But we're also witnessing unprecedented global displays of stupidity, fear, hatred, and brutality. If anyone thought that instantaneous planetary multimedia telecommunication would automatically transform humanity into . . . well, into humanity, let that person consult the morning headlines. And if our amazing era is not a Golden Age of human brotherhood and sisterhood, why should it be a Golden Age of art? It is well worth wondering -- as a number of good commentators have done lately, including my friend Sven Birkerts, in these virtual pages -- whether contemporary technology is transforming human mentality in a way that will inevitably change the nature of literary and artistic experience and that may eventually render our "traditional" notions of such experience regrettably obsolete.

I have no ready-made answer to that big question. I take it seriously. I'm watching. But as I've said elsewhere, unmodulated materialism is the real culprit. And since art, real art, is always a physical portal into the metaphysical, is always "really about" the immaterial dimension of our lives -- our "values" -- we ignore it at great peril. The culture at large seems increasingly content to ignore it. Here in the digital realm, where some people feel we're least likely to find it, we'll be looking for it -- looking for art, or the possibility of art, and for evidence of the impulse to make art no matter what the naysayers say.

My poet friend had his quip about the Golden Age; I have a few quips of my own. I like to say that it was a happy day when Bob Dylan went electric. I mean, when Bob Dylan had the guts to go electric despite the howls of grief from his "traditional" fans and no doubt from his business managers. Some extraordinary new folk music came out of that departure -- music that did not invalidate the man's equally wonderful, but different, acoustic music. I feel the same way about the much-maligned Miles Davis. Was all of Dylan's and Davis's "electric" work as good as their very best acoustic work? Has all of it aged equally well? No, but as I said above, that's not the point. Real artists don't lie down in "tradition" as if in a casket. If Bach and Charlie Parker and Shakespeare and James Joyce could be alive in their working prime at this moment, they wouldn't be doing the work they did in their time. But they'd be doing their work.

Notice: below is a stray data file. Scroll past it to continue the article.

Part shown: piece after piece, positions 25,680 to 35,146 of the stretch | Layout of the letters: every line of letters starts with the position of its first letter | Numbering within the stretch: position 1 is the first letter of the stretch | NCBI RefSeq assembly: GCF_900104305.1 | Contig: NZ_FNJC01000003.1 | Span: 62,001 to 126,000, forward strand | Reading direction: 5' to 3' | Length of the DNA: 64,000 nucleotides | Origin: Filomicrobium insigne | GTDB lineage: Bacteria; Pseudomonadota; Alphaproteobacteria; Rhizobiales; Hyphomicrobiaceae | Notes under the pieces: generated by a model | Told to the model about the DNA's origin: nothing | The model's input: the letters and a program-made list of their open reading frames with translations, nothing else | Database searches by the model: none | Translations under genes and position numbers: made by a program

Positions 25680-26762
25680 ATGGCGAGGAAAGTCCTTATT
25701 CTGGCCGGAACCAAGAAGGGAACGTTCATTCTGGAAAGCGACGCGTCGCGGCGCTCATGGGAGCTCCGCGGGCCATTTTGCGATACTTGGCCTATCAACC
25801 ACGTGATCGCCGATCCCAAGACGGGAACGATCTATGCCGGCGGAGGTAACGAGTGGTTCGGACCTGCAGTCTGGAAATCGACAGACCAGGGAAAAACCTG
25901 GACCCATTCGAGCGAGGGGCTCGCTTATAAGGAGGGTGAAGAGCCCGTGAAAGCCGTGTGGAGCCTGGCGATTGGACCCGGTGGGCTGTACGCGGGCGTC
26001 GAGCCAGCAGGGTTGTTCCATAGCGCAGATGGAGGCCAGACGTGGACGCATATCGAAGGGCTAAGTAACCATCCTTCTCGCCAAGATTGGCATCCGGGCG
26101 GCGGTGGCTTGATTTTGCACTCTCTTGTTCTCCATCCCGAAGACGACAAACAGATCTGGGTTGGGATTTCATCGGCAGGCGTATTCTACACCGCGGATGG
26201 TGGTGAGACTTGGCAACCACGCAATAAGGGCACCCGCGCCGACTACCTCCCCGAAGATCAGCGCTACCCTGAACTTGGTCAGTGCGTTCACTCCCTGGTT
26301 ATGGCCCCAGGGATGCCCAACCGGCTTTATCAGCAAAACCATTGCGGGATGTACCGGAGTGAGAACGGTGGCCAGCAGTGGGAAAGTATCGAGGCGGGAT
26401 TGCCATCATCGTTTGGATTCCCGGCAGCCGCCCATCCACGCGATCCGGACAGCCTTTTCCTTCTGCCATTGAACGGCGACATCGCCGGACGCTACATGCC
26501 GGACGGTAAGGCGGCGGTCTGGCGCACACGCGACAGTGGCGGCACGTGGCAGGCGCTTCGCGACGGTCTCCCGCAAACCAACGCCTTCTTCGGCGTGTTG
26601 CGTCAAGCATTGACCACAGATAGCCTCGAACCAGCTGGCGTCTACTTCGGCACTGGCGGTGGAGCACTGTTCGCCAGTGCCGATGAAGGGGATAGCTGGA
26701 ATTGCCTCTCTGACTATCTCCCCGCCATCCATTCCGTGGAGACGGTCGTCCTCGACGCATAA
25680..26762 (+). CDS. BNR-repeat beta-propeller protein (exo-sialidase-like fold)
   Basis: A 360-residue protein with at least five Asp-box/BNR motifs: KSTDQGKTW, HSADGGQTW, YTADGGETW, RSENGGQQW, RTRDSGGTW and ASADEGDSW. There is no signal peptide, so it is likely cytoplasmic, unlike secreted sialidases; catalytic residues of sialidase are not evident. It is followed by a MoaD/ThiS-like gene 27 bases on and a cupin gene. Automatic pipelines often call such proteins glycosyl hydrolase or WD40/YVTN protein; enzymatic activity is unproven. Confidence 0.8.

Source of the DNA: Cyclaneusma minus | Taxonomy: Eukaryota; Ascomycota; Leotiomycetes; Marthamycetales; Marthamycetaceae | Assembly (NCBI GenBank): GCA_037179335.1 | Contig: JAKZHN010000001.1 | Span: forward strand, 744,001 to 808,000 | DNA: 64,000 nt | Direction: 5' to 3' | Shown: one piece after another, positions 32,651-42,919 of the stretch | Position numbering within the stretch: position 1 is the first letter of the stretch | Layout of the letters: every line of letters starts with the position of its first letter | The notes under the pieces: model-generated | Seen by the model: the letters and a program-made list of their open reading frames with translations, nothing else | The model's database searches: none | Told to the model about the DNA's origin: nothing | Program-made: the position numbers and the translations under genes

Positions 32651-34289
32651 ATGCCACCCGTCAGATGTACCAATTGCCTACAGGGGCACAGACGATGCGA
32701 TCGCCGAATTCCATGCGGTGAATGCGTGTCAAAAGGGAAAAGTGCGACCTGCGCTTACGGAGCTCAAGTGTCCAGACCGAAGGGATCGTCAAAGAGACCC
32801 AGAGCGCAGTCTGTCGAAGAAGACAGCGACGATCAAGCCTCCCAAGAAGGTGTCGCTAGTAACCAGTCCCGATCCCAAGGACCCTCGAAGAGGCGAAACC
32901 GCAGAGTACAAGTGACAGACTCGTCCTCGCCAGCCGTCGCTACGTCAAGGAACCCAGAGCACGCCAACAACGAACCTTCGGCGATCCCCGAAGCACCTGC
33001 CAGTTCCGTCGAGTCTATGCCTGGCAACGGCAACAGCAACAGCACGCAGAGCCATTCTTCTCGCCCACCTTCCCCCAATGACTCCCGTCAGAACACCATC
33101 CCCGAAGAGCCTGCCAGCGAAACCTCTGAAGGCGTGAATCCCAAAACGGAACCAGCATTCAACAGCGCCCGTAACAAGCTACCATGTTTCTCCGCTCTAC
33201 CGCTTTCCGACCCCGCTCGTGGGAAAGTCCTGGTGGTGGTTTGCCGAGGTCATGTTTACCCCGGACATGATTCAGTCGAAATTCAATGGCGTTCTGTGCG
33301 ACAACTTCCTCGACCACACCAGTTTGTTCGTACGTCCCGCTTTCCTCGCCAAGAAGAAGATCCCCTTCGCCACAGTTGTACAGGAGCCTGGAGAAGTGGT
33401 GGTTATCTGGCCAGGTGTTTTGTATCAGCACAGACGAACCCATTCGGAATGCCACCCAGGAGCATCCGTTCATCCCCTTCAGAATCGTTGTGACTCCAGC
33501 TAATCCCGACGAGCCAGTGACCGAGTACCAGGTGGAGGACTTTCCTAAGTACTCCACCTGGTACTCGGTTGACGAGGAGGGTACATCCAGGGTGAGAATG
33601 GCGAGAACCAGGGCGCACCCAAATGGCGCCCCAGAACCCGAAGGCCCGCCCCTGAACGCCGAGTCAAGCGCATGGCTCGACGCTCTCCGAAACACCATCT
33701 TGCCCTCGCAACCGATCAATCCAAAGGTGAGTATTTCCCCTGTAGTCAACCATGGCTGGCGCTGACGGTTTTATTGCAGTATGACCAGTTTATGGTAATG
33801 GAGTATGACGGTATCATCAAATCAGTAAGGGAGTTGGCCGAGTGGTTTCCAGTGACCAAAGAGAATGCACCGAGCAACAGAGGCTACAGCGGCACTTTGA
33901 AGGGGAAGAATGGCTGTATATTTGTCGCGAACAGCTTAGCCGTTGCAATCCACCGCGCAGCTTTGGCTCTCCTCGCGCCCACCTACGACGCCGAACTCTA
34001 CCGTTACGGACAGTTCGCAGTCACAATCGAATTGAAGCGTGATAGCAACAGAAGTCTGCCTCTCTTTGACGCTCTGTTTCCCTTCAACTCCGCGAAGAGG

My poet friend would presumably say that there can be no Bach or Shakespeare or Charlie Parker today. I say that James Joyce, for example, found a way to "go electric," even without a Fender guitar or a multimedia computer. I'm here on the lookout for the latest electricity.

A final note: "digital culture," as the term is used in this column, does not refer to the anthropological study of the computer industries, of consumer behavior, or of love affairs conducted via e-mail. It would be impossible, though, to force a complete separation of "culture" (arts and letters) in digital media from "the culture" of those working in digital media. Inevitably, their influence on each other, their mutual interpenetration, will become part of the subject here. The focus, however -- happily, refreshingly, without apology -- will be art.

We (the Atlantic Unbound editors and I) have some interesting ideas for this column. If you do, too, then by all means let us know.